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Figure 5: On the left are two views of the provisional restoration, while on the right are two views of the final restoration. The provisional was used to aid the final color selection of the ceramic. The final crown mimicked the natural tooth and provisional, with a darker shade at the cervical third to impart warmth.


The restoration was waxed up, and the appropriate lithium disilicate ingot (GC Initial LiSi Press, GC America) was selected. The material was chosen based on its multiple indications, stability, and strength (>500 MPa flexural strength, according to the manufacturer). These characteristics result from HDM Technology, which utilizes equally dispersed lithium disilicate microcrystals to fill the entire glass matrix.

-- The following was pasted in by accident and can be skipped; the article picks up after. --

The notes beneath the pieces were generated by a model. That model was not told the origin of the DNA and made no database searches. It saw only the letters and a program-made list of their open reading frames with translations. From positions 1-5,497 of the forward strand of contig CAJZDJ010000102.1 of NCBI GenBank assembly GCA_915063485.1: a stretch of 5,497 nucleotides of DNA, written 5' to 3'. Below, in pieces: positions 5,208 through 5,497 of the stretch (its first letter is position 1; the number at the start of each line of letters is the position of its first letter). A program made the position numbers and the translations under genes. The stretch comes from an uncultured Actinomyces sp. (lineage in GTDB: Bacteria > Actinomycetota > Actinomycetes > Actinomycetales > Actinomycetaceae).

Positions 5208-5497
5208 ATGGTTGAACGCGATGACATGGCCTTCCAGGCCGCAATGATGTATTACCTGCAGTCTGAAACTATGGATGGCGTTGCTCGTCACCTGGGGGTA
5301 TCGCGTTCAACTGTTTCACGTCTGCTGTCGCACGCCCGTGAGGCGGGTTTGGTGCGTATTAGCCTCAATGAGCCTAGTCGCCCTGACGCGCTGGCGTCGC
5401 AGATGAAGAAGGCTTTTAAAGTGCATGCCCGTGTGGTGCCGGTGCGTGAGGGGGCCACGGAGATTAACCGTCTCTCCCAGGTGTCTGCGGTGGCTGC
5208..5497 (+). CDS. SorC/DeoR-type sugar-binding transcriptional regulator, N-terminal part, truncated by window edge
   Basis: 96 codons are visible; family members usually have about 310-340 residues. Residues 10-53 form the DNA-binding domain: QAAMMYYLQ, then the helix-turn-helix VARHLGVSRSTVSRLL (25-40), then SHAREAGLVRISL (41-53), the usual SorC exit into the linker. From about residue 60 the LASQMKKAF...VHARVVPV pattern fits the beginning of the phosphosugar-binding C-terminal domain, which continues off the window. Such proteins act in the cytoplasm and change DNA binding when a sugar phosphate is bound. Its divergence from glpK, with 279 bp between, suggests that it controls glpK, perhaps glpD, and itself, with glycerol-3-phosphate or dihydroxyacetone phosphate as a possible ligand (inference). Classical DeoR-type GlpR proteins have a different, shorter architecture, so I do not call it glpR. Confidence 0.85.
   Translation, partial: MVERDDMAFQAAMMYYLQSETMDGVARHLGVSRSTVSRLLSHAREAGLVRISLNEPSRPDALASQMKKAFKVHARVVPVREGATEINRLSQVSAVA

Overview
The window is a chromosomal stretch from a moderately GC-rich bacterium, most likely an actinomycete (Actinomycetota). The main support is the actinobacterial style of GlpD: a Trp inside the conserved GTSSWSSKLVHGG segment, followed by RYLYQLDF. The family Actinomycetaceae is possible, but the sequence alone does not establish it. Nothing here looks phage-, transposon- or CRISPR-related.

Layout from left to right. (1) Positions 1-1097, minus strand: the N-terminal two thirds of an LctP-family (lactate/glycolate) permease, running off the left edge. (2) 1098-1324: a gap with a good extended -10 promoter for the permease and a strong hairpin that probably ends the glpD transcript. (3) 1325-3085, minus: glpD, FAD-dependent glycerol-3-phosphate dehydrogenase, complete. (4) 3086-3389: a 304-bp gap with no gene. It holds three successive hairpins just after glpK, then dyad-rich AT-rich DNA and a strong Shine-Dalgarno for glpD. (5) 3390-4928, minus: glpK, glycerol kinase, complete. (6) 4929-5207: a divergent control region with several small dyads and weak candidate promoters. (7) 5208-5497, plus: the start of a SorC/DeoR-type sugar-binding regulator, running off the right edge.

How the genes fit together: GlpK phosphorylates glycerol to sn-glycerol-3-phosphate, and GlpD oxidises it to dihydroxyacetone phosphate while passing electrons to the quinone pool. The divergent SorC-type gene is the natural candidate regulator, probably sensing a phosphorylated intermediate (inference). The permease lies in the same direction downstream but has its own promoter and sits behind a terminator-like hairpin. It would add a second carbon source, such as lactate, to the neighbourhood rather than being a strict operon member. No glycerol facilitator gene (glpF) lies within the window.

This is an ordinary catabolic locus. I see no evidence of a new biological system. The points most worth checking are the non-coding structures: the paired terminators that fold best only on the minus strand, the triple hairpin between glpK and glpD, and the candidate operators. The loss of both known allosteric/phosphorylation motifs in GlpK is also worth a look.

The ingot was pressed and divested. Virtually no reaction layer was created during divesting.

The mesial, distal, lingual, and contact areas remained in their monolithic form, and only a facial cutback was performed. Removing the sprues and contouring, in addition to imparting microanatomical details and surface textures, was facilitated by a smooth grinding surface of the material.

The relatively uncomplicated process of characterizing the crown involved applying internal stains (e.g., Opal Grey for layers, White Powder Stain for calcification spots) with GC Initial Lustre Pastes (GC America) and one bake of Enamel 58, followed by contouring and glazing. Although only one bake was required in this case, a benefit of the high-strength HDM material is its color stability, without distortion or a drop in value even after multiple firings (figure 6).

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Figure 6: Example of a conventional anterior lithium disilicate restoration demonstrating a drop in value due to multiple firings


Cementation